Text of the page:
Data was captured using Compusense® at-hand software (West Guelph, Ontario, Canada) and analysed on XLStat 2018.5 (Microsoft, Correspondence analysis (CA) was performed on a contingency table using Statistica® 13.3 software. Graphical representations of the sensory profiles, including aroma, taste and mouthfeel characteristics, were provided as bi-plots by plotting the mean values for the sensory descriptors. Least significant differences (LSD) were calculated between wines by analysis of variance (ANOVA) using the Statistica ®13.3 program, and the results were evaluated at the 95% confidence level for quality scores.



Results of chemical evaluation

Nitrogen composition of the must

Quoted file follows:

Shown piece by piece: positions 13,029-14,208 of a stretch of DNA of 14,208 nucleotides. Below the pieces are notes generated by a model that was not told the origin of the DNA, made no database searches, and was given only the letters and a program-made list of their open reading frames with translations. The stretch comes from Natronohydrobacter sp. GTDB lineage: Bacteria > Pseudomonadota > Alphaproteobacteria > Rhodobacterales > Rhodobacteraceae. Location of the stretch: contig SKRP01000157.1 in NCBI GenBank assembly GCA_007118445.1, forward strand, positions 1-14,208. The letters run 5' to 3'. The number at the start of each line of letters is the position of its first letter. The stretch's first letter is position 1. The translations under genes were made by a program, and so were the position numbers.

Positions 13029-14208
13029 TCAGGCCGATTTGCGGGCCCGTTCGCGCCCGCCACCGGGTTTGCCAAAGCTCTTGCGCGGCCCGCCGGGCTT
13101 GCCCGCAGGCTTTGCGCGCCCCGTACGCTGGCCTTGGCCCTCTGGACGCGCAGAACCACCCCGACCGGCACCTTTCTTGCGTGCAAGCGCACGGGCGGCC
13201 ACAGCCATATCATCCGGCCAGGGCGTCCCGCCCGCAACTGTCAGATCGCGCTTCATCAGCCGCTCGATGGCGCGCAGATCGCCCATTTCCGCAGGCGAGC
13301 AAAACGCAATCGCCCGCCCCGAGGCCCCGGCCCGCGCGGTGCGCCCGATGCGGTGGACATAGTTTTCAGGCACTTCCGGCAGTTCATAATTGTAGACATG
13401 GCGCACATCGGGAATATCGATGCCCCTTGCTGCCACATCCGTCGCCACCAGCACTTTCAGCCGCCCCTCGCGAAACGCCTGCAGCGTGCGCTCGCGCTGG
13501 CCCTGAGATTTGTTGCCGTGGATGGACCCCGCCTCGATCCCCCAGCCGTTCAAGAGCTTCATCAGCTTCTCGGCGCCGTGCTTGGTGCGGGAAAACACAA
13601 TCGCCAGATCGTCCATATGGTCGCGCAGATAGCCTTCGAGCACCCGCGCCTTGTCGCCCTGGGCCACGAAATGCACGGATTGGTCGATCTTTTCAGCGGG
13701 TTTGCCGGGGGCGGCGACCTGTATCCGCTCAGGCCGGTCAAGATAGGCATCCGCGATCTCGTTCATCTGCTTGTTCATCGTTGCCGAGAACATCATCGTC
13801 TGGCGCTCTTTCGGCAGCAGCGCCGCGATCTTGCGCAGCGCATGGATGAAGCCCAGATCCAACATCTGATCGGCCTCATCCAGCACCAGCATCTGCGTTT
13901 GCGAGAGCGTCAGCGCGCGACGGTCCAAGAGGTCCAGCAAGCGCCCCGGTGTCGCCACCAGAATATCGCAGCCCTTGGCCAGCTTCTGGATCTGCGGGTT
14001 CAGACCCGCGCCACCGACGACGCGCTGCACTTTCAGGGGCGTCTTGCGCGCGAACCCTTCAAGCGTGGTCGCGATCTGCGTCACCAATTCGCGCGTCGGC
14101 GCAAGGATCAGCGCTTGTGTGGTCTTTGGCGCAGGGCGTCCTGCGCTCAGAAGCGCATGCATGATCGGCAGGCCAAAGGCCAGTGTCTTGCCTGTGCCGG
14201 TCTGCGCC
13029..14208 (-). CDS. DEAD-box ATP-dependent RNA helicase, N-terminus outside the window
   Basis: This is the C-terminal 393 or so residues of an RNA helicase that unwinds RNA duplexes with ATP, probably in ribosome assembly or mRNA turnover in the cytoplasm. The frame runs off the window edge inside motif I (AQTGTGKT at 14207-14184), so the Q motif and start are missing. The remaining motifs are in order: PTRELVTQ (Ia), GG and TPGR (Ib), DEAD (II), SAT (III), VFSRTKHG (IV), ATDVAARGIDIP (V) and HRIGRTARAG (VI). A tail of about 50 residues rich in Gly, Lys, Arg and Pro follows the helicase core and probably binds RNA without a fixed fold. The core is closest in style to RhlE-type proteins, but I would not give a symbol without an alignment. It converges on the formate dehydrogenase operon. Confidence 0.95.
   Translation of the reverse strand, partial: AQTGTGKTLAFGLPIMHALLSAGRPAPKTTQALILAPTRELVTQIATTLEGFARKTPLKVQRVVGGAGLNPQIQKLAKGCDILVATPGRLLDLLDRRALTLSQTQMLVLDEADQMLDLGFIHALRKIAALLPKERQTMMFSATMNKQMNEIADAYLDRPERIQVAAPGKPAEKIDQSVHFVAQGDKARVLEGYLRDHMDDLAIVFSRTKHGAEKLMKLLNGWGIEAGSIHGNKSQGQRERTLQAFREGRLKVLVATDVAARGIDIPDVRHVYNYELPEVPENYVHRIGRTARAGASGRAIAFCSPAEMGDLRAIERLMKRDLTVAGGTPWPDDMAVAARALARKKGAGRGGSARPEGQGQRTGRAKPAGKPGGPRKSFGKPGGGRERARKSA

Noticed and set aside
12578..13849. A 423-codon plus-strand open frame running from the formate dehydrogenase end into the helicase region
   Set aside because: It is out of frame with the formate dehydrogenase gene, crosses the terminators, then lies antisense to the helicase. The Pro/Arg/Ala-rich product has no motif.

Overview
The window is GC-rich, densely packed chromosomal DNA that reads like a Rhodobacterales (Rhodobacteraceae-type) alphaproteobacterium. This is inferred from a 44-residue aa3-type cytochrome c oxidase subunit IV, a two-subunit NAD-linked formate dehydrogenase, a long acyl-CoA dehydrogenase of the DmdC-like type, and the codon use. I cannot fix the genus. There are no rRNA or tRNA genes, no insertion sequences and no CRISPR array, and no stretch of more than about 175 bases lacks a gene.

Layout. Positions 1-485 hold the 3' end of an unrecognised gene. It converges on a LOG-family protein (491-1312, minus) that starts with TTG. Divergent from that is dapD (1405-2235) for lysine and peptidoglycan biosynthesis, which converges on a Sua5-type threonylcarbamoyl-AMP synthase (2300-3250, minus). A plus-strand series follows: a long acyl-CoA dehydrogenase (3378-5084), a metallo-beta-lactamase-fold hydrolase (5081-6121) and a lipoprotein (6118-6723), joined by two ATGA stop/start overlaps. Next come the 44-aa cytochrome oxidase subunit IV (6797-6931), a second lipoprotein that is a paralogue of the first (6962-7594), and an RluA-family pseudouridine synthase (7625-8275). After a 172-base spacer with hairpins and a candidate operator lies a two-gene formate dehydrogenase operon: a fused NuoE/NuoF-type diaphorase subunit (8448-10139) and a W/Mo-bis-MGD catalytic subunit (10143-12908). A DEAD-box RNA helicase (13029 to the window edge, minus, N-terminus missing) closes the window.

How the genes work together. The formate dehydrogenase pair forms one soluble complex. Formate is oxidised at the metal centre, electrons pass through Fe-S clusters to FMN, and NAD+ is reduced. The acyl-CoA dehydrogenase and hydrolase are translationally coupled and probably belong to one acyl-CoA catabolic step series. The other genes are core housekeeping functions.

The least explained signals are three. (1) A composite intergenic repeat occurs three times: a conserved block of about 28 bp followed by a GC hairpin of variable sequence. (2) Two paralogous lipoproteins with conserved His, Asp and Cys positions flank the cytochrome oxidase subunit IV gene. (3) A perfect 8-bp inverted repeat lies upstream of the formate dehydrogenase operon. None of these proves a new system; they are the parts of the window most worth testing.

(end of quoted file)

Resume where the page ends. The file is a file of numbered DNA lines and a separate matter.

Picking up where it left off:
YAN levels of the musts were higher in 2018, ranging from 270 mg N/L to 353 mg N/L, compared to 2017, with a range of 173 mg N/L to 267 mg N/L. All values were above the "critical level" of 140 to 150 mg N/L (Table 2). The concentration differed significantly between the systems in 2017, whereas there were no significant differences in 2018. The juices from the L system had the highest level of YAN concentration on average, at 247 mg N/L and 353 mg N/L in the two seasons, respectively, while the lowest YAN concentration was found in the SD system, at an average of 173 mg N/L, and the S system, at 270 mg N/L, for 2017 and 2018, respectively.